Sunday, July 19, 2015

Sunday

It is not an idle day -- not by any stretch of the imagination. It's odd that a post from my farmette home base should be necessarily quick and brief and that posts written during a canoeing trip suffered none of the rush I feel now, but that, in fact is the reality of this week: I only have time for a few words here.

I cannot emphasize enough how peaceful the garden is now that a rooster has gone to his hen harem.




farmette-4.jpg




The girls seem content to keep an eye on us and the bickering I feared would seep in with Oreo's departure never happened.

Even Isie boy is coming out more often -- this morning he joined us on the porch for breakfast. In true cat like fashion, he took center stage.


farmette-3.jpg



Ed and I do take the time to play tennis. We've played far too few games this year and the weather -- breezy and mild -- is perfect for it.


farmette-7.jpg



Then comes the tedious part of surveying our veggie patch (mostly tomatoes and cukes). It is, of course, overgrown with bindweed and we spend a handful of hours pulling it out. But the crop of tomatoes looks promising and the cucumbers are already huge.


farmette-12.jpg



And we're getting a smattering of blueberries...


farmette-9.jpg



(The girls follow us to this western-most corner of the farmette. Are they bolder without their overseer, or are they simply more attached to us now?)


farmette-13.jpg




Then in the afternoon I play with Snowdrop.


farmette-25.jpg



She is, as always, full of cheer and she puts her entire being into whatever project she sets forth for herself.


farmette-33.jpg



Reason enough to wear down! I take her for a walk...


farmette-37.jpg


...but make the mistake of both raising up her stroller seat and flipping the direction of our round-the-lake walk. Poor, poor Snowdrop: surely missing her mommy (who is out of town for a couple of days) and now this! She barely holds it together until we return home.

Changes can be rough, though maybe they do teach you something. For example, Snowdrop learned that a loop can be walked in either direction. A new way to reconsider old configurations.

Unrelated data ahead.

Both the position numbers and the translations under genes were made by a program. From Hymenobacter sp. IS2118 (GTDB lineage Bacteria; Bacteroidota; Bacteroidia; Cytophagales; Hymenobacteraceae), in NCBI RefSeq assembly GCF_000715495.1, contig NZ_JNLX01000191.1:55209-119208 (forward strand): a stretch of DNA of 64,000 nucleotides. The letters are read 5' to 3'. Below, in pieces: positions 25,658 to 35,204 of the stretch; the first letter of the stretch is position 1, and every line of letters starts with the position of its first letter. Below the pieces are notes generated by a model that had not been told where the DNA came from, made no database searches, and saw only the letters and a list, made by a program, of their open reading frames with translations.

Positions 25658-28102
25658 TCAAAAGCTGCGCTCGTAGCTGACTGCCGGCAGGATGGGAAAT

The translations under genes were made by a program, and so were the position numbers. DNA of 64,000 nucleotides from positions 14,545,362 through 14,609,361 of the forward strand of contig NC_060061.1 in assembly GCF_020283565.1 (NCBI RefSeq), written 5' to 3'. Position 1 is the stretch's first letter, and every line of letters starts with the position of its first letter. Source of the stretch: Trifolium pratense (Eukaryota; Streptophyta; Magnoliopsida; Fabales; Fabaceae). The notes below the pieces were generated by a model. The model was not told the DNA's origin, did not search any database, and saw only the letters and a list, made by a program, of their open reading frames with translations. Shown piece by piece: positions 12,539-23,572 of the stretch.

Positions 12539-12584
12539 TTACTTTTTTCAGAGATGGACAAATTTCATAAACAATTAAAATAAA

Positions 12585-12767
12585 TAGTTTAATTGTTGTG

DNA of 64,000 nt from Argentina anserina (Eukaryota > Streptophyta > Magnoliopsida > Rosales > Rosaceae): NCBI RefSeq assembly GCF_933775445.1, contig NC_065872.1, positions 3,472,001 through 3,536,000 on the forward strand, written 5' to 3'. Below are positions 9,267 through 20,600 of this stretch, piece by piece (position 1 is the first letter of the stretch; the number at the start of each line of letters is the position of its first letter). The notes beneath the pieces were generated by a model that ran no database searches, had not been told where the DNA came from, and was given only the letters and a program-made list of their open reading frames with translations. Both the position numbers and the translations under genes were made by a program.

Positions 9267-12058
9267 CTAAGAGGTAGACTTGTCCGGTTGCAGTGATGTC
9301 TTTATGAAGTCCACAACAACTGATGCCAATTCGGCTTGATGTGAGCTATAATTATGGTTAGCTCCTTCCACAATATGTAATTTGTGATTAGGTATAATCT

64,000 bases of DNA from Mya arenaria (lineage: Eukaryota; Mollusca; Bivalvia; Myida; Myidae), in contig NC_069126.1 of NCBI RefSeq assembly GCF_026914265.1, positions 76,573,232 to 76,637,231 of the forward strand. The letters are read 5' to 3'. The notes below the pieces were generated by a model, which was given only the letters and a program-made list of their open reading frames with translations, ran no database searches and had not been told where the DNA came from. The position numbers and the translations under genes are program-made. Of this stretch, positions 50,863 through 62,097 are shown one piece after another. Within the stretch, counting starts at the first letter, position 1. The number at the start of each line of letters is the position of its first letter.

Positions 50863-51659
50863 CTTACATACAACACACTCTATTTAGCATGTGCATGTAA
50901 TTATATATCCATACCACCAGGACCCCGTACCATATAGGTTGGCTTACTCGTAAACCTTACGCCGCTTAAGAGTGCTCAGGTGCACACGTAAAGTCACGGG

We have guests this week at the farmhouse -- Ed's friends from college days. We eat dinner, they recall people and places from years past, but mostly we all go back to the events of this past week. The skies turn darker, the bats fly out and do their nightly dance, the fireflies take flight as well. That and a cool breeze: the best of a summer night.

5 comments:

  1. While you day may have hectic, I feel a calmness coming here and seeing so many of my favorites - Ed smiling as he pets Isis, little S with all her energy (and look at all her beautiful hair-as our little guy has so very little of it), and my beloved nasturtiums. Miss mine! ox

    ReplyDelete
  2. Thinking of you a lot during these tough times. So nice to see Isie boy again.

    ReplyDelete
  3. Nina, what is your thinking about allowing the cat to walk all over your food table, with the food right there! I was always told that was a no-no, big time... or maybe Iowan felines are more sterile than the East Coast kind?

    Your flowers are magazine-worthy!

    ReplyDelete
  4. Don't know about direction, but you must have changed something (or she must have changed?) since no more Snowdrop stroller scowls. And no Snowdrop photo Flickr issues today!

    ReplyDelete
  5. S is such a cutie! She is a light in the morning. Don't you think her hair has grown noticeably while you were in NY?

    The stroller ride - oh no she couldn't! really? realize that you're taking a different route and she's seeing things out of their usual order?

    Would my little C perceive this? I don't know. Two weeks since I've seen her - Mommy just sent lots of photos - they just make me REALLY want to hold her!

    ReplyDelete

I welcome comments, but I will not publish submissions that insult or demean, or that are posted anonymously. I am sorry to lose commenting Ocean friends who are not registered, but I want to encourage readers to submit remarks only if they feel they can stand behind their words. I do not seek a free-for-all here. I like camaraderie far more than conflict.